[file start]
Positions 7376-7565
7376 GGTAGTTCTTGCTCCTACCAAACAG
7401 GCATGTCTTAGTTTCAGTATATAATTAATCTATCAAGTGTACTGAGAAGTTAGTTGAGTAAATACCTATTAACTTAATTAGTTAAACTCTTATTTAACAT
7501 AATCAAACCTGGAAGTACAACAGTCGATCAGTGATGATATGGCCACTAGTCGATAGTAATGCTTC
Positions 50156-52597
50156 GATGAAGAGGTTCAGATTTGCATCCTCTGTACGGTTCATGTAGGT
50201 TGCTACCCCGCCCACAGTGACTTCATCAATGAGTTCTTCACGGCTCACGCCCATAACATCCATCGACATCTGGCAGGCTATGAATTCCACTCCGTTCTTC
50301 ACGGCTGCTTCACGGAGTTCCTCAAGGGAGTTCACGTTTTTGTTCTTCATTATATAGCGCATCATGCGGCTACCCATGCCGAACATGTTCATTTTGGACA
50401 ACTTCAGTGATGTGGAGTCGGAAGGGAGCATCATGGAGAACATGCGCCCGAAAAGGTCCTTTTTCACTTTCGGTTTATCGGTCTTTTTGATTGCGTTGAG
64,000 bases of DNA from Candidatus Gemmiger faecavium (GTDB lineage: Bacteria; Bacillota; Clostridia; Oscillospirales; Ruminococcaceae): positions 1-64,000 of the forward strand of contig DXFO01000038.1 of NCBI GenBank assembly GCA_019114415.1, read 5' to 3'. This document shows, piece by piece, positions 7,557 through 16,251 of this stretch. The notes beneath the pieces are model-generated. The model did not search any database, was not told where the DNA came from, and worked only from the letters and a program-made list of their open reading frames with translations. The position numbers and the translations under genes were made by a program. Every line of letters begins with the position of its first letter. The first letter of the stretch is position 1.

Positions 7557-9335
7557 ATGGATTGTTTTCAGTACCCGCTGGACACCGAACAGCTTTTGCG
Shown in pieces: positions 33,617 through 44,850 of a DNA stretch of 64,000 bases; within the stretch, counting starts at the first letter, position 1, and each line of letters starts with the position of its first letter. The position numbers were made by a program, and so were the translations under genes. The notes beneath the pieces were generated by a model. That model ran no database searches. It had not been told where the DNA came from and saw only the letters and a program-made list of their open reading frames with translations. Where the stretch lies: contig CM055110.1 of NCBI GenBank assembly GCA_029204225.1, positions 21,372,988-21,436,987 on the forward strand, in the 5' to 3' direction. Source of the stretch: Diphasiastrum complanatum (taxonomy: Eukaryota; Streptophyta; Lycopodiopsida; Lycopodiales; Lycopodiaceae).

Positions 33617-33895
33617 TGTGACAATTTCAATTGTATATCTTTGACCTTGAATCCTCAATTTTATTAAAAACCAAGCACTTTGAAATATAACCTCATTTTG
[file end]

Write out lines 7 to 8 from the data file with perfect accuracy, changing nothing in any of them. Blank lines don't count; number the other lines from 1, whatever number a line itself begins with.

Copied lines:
50201 TGCTACCCCGCCCACAGTGACTTCATCAATGAGTTCTTCACGGCTCACGCCCATAACATCCATCGACATCTGGCAGGCTATGAATTCCACTCCGTTCTTC
50301 ACGGCTGCTTCACGGAGTTCCTCAAGGGAGTTCACGTTTTTGTTCTTCATTATATAGCGCATCATGCGGCTACCCATGCCGAACATGTTCATTTTGGACA